I got the following reply from Joel David Hamkins who co-authored this reference
work on set theory without power set:
Such a position is roughly what Solomon Feferman explained in his text "The Continuum
Hypothesis is neither a definite mathematical problem nor a definite logical problem"
If we really consider it a problem, we might try to replace the powerset axiom by
something weaker, some kind of induction principle that would still allow for
of interpreting formulas in systems. We could then still apply to that weaker
theory the whole above reasoning about the schema axiom of replacement, to
get a sort of set theory still rather strong but now fully justified. Quite weaker, you might say,
as an example of model is given by the set of hereditarily countable sets. Reference - other
If Hω1 is the set of hereditarily countable sets, then it satisfies collection and replacement. The reason is that if you have countably many hereditarily countable sets, the set of those sets is also hereditarily countable.
There are also interesting remarks in p.56 of S. Simpson's book
about a set theory ATR0set which is essentially
equivalent to the subsystem ATR0 of second-order
arithmetic, and in p.57 about the βk-model
And yes, you can build the constructible universe properly in ZFC− without power set. The definition of the levels of the hierarchy Lα is the same as usual, and I believe that everything works fine as expected. And since L has a definable well-ordering of the universe, replacement in L implies collection there, since we can always pick least witnesses.
Can Large Cardinals be justified ?
Large Cardinals, starting with the supposedly "first large cardinal"
that is the Inaccessible Cardinal, can be seen as just an extension
of application (fuller expression) of the idea underlying the axiom
schema of replacement. However that idea here generalized was only
the naive interpretation of this schema, which we saw above to be
flawed. Or at least it does not have a "philosophically rigorous"
justification in the sense that the above justification of the axiom
schema of replacement can be seen as "philosophically rigorous".
We might still admit this idea as sort of intuitive justification
with a more vague status, a similar status of vague justification as
that of the power set axiom.
But as far as I am aware of, there is no "philosophically rigourous"
extention of the above justification, to the case of the
I once saw an article that claimed to give such a justification, in
terms of some version of the Reflection Principle. However I was not
convinced and I consider it to be flawed.
Here is the problem I see with the Inaccessible.
In ZFC, for any cardinal K we can find a larger cardinal with
cofinality K (that is Aleph K). However it does not really help
finding a cardinal equal to its own cofinality, because if we repeat
the operation taking Aleph (Aleph K), Aleph (Aleph (Aleph K)) and so
on up to infinity, and then take the union of them, we end up with a
cardinal with cofinality...only ω (the countable one). We can go
much further, still using the axioms of replacement, and get a
cardinal K' with cofinality K and that keeps the advantage of the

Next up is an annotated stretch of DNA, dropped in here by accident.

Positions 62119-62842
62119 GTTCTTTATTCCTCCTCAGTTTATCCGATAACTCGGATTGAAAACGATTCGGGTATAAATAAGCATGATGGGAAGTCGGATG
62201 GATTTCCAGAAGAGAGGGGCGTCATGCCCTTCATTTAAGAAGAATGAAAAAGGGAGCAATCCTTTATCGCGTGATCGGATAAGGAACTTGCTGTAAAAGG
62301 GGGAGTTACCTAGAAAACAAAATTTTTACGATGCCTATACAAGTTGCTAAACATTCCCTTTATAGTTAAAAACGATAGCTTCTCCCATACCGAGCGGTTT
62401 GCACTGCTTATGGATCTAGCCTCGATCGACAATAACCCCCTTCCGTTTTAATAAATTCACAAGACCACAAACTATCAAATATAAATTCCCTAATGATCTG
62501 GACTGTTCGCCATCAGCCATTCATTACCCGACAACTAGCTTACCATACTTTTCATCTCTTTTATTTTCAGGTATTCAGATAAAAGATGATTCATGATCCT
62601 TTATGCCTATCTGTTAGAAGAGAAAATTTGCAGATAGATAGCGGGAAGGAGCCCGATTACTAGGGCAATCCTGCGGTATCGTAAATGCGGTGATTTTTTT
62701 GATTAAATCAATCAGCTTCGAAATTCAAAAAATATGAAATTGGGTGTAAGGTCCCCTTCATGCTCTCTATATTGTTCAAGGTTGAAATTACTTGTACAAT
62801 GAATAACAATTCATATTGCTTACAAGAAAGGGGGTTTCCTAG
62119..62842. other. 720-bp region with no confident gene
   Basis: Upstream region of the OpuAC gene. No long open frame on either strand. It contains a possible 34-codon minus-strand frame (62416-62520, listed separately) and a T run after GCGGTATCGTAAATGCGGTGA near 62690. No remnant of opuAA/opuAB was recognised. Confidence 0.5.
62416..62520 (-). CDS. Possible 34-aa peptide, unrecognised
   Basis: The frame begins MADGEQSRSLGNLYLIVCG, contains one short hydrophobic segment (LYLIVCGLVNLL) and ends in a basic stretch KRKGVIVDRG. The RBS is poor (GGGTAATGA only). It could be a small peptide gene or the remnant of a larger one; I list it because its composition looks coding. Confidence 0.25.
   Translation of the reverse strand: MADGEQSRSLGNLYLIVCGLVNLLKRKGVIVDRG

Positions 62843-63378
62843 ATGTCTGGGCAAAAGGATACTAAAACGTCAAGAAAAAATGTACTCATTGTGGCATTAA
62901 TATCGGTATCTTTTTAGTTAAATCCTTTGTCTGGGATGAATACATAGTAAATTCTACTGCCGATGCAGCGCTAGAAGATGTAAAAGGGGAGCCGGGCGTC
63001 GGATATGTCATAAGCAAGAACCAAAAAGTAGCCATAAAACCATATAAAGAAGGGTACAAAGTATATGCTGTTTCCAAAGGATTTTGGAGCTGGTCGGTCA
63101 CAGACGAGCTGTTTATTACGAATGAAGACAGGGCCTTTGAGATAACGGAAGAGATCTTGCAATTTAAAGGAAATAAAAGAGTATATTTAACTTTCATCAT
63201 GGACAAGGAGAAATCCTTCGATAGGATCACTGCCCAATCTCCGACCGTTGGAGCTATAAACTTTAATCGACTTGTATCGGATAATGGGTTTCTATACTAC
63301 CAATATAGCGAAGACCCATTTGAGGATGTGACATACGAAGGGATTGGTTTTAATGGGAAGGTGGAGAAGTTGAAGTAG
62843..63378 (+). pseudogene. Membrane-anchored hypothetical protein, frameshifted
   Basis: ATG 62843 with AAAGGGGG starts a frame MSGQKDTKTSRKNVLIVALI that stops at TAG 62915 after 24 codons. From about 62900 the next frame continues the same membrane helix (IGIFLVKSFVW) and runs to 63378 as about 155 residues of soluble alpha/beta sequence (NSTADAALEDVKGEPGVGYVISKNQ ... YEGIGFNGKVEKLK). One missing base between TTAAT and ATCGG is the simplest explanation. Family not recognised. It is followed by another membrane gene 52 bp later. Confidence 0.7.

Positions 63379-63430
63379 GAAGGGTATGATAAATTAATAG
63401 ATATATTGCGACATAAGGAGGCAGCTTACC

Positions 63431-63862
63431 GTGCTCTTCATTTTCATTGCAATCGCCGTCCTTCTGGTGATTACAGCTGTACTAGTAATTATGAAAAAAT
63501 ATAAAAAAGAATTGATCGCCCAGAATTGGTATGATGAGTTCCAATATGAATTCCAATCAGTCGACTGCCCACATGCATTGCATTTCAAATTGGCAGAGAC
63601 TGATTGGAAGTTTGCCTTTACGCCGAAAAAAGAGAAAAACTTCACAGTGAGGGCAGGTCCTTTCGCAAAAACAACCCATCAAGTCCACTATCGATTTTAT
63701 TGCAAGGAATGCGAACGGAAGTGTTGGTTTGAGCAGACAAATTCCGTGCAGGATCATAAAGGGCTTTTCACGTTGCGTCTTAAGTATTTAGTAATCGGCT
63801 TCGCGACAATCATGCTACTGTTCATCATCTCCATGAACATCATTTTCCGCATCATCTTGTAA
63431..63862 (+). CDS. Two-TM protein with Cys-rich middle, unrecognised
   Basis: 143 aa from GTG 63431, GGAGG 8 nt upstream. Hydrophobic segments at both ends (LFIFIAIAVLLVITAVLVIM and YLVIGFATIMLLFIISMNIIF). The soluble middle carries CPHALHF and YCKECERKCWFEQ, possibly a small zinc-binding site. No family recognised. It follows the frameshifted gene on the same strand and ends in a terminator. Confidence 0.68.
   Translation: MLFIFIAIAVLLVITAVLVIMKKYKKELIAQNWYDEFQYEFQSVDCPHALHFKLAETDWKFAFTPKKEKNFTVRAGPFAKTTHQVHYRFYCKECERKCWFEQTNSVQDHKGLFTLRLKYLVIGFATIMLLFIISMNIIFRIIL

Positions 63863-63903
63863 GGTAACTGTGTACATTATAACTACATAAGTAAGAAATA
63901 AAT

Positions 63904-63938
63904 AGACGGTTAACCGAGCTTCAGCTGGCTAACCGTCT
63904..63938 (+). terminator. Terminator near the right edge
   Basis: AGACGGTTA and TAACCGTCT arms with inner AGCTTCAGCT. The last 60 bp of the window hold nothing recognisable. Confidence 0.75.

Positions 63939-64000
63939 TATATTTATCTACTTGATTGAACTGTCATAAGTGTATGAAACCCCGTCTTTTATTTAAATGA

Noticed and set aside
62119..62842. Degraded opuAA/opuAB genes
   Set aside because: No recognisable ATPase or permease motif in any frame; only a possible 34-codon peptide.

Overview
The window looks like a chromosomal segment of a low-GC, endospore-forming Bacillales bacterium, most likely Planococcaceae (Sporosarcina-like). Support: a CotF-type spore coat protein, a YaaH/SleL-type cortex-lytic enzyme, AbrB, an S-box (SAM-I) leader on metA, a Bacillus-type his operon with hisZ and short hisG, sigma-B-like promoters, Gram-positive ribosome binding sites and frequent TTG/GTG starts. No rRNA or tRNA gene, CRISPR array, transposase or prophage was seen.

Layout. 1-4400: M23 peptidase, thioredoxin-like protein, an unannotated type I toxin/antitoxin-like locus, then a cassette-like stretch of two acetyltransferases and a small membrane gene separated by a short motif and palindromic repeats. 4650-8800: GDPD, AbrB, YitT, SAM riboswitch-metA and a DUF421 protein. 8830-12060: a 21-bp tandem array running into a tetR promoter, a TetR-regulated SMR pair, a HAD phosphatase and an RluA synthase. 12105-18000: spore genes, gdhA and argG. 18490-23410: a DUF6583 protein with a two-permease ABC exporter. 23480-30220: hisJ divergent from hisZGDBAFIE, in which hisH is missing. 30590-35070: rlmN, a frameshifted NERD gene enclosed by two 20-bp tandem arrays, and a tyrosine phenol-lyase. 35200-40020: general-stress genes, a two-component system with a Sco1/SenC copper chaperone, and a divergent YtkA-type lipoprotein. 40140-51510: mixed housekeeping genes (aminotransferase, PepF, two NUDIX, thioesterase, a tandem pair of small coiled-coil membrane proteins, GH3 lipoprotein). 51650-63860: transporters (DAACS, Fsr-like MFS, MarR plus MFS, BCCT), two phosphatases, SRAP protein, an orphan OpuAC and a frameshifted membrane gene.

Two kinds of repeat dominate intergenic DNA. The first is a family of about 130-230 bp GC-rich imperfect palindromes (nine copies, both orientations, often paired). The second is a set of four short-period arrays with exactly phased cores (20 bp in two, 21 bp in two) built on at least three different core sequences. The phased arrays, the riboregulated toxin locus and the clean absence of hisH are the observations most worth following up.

limit cardial we just built, that is, such that any cardinal X<K'
is the cofinality of some cardinal between X and K'.
But this still does not give the Inaccessible, and however we try to
continue the process there is still a gap.
But we can see a bigger trouble in the following consideration : I
once read (I forgot the reference) that in ZF without Choice, it
remains coherent to assume that all ordinals have cofinality ω.
Because while the ordinals which are cardinals (= not in bijection
with any smaller ordinal) do not form a set, we need the axiom of
choice to prove that those who are not limits of smaller cardinals,
are their own cofinality; which can become false in the absence of
axiom of choice.
And the above justification for the consistency of ZF consisted in
building a model of ZF with (externally) countable cofinality:
something definitely not the same as an inaccessible cardinal.
Thus if a cardinal seems to have a big cofinality, it may be just
because we are in a universe that fails to contain a countable
sequence of smaller ordinals that reaches it, while such a sequence
might exist outside.
The situation can be seen as a version of the famous Omnipotence
paradox : "Could an omnipotent being create a stone so heavy
that even he could not lift it?" God cannot both create a gun so
powerful that it can break any shield, and a shield so solid that it
can resist any gun.
So : can God find a cardinal so big that even he cannot find a
sequence (or any function with domain some smaller cardinal) of
smaller ordinals leading to it ? Anyone can form one's own opinion
or lack of opinion on the question.
Lack of mathematical provability of God's existence
Here is an argument against the mathematical
provability of God's existence (not just that the question cannot be
formalized): it comes from the following 2 points
But just like Godel's ontological argument, this argument can
be objected based on the debatable choice of the concept of God involved
(while one of the best mathematical approaches which might be thought of).
In particular it differs from the one I described elsewhere.
moved to a separate page, follow the link
- The consistency
of ZF can be deduced from God's existence
- The incompleteness
theorem shows that the consistency of ZF is mathematically
I stumbled on this research article about large cardinals, which may be
interesting, but I had no time to check it : A proposed characterisation
of the intrinsically justified reflection principles by Rupert McCallum